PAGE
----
Sep 15, 2017 Arrested undocumented & deportable people make ICE’s job easier
Arrested undocumented and deportable people make the deportation job of ICE (Immigration and Customs Enflorcement) easier, because jail authorities in Virginia and beyond give access to immigration authorities about non-United States citizen detainees.
Virginia law requires jailers to check the immigration status of inmates. Va. Code §§ 19.2-83.2 and 53.1-218. Do people have the right to refuse to divulge their immigration status to jailers and other law enforcement authorities? Of course. But how many decline?
If my non-United States citizen client might get a deportable conviction, among my key goals is to avoid active jail time, lest that jail time bring my client to the attention of immigration authorities.
Some jails and municipalities assist federal immigration authorities more than others. Sadly, the Fairfax County, Virginia, sheriff’s office has quite the cozy relationship with federal immigration authorities. This relationship includes providing immigration authorities with easy access to the names of Fairfax jail inmates and their immigration information. As far back as 2009, prior Fairfax sheriff Stan Berry entered into a “Secure Communities” Program (a euphemism) with “ICE agents will check available criminal and immigration records of every individual booked by Sheriff’s deputies.”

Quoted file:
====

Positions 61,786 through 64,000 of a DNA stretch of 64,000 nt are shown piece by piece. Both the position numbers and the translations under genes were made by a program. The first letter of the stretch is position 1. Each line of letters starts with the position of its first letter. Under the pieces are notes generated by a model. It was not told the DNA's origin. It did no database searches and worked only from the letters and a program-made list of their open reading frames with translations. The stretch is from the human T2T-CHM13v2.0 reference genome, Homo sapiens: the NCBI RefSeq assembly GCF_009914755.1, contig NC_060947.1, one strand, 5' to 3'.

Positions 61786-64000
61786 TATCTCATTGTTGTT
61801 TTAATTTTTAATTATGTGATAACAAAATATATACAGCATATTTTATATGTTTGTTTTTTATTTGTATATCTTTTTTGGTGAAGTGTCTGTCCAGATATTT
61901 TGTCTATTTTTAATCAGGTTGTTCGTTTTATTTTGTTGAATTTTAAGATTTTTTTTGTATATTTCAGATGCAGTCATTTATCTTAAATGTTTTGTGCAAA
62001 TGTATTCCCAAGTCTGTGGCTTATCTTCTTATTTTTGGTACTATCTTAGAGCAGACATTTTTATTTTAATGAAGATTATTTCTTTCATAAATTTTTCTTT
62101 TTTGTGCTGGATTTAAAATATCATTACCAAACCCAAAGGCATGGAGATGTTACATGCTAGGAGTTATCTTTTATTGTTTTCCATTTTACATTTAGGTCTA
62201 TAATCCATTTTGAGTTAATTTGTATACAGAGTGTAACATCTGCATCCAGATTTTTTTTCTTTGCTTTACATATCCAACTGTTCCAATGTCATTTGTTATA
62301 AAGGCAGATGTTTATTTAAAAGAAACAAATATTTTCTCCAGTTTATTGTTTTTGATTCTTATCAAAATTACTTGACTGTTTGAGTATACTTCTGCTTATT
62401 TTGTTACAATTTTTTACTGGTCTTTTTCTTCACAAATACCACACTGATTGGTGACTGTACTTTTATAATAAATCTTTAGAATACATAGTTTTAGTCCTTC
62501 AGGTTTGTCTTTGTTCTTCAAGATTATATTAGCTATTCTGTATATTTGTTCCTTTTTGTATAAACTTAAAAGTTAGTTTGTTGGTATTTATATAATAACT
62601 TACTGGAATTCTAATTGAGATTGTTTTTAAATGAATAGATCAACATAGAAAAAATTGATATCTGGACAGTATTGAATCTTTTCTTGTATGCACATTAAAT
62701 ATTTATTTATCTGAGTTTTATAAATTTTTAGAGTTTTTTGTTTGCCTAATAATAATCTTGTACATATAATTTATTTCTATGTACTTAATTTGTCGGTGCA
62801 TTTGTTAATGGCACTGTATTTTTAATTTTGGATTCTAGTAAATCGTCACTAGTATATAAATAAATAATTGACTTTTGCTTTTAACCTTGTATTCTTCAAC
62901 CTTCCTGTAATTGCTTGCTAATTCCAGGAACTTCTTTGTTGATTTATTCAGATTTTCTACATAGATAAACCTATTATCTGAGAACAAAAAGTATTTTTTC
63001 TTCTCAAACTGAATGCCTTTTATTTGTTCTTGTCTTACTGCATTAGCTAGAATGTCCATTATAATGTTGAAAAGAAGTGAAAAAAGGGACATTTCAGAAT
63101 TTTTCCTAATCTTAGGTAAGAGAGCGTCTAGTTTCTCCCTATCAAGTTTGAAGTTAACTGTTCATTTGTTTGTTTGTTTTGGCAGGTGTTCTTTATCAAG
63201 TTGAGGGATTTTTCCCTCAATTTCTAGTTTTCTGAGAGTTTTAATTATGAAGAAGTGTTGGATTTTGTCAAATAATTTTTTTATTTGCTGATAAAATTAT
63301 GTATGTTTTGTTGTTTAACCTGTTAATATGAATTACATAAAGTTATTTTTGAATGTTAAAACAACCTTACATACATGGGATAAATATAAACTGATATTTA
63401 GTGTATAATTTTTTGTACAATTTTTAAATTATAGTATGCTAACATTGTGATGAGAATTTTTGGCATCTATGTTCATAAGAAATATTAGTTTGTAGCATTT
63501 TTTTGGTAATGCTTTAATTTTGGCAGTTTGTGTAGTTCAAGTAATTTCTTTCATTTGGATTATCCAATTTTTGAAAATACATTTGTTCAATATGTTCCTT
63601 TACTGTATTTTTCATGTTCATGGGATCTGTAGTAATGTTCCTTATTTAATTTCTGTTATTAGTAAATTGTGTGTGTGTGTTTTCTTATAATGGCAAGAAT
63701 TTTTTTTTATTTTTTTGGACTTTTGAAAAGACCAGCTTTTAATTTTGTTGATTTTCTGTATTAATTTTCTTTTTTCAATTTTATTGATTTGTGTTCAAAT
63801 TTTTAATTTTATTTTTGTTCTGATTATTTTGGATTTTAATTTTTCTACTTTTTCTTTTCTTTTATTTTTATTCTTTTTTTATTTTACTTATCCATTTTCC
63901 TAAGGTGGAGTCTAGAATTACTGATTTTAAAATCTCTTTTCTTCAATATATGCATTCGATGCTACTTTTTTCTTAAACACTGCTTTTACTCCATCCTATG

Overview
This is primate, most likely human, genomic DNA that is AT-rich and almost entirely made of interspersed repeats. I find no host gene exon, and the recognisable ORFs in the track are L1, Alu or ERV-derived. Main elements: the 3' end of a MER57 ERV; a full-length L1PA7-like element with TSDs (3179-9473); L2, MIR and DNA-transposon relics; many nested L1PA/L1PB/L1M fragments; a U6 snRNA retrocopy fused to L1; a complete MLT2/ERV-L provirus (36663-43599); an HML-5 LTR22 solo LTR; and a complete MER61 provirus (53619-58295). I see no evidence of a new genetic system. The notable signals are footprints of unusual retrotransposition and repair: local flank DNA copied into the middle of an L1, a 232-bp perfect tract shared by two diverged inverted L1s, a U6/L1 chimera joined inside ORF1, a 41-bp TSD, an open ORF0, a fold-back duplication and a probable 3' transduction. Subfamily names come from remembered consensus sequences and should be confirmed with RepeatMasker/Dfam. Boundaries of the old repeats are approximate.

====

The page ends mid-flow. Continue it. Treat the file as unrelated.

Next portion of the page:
The Fairfax jail even has a room set aside for ICE employees to interview inmates by video. I wonder how many of these inmates are advised of their right to consult with lawyers before speaking with immigration authorities, and how many do in fact first consult with lawyers.
Adding to this cozy relationship is that the Fairfax jail has been used (at least in the past), for pay, to house federal immigration detainees.
Fairfax is a very ethnically diverse county located less than twenty miles from Washington D.C. Fortunately, the county’s police chief recently confirmed that “[W]e are not participating in immigration raids with ICE,.. We shall not be doing it. We have a policy that’s been in place since 2007.”
However, the Fairfax sheriff, who runs the county jail, is elected and not controlled by the county executive nor its board of supervisors, and continues a cozy relationship with ICE.
The bottom line for non-United States citizens is that a slew of convictions and sentences can lead to adverse immigration consequences, in a zone that has been termed “crimmigration,” where a non-citizen’s criminal defense lawyer needs to be looking out both for the client’s criminal law rights and immigration risks.
Fairfax, Northern Virginia criminal lawyer/ DWI attorney Jon Katz has repeatedly defended non-United States citizens fighting for their liberty in criminal court, while looking out for protecting their immigration situation at the same time. To consult privately about your case with Jon, please call his staff at 703-383-1100.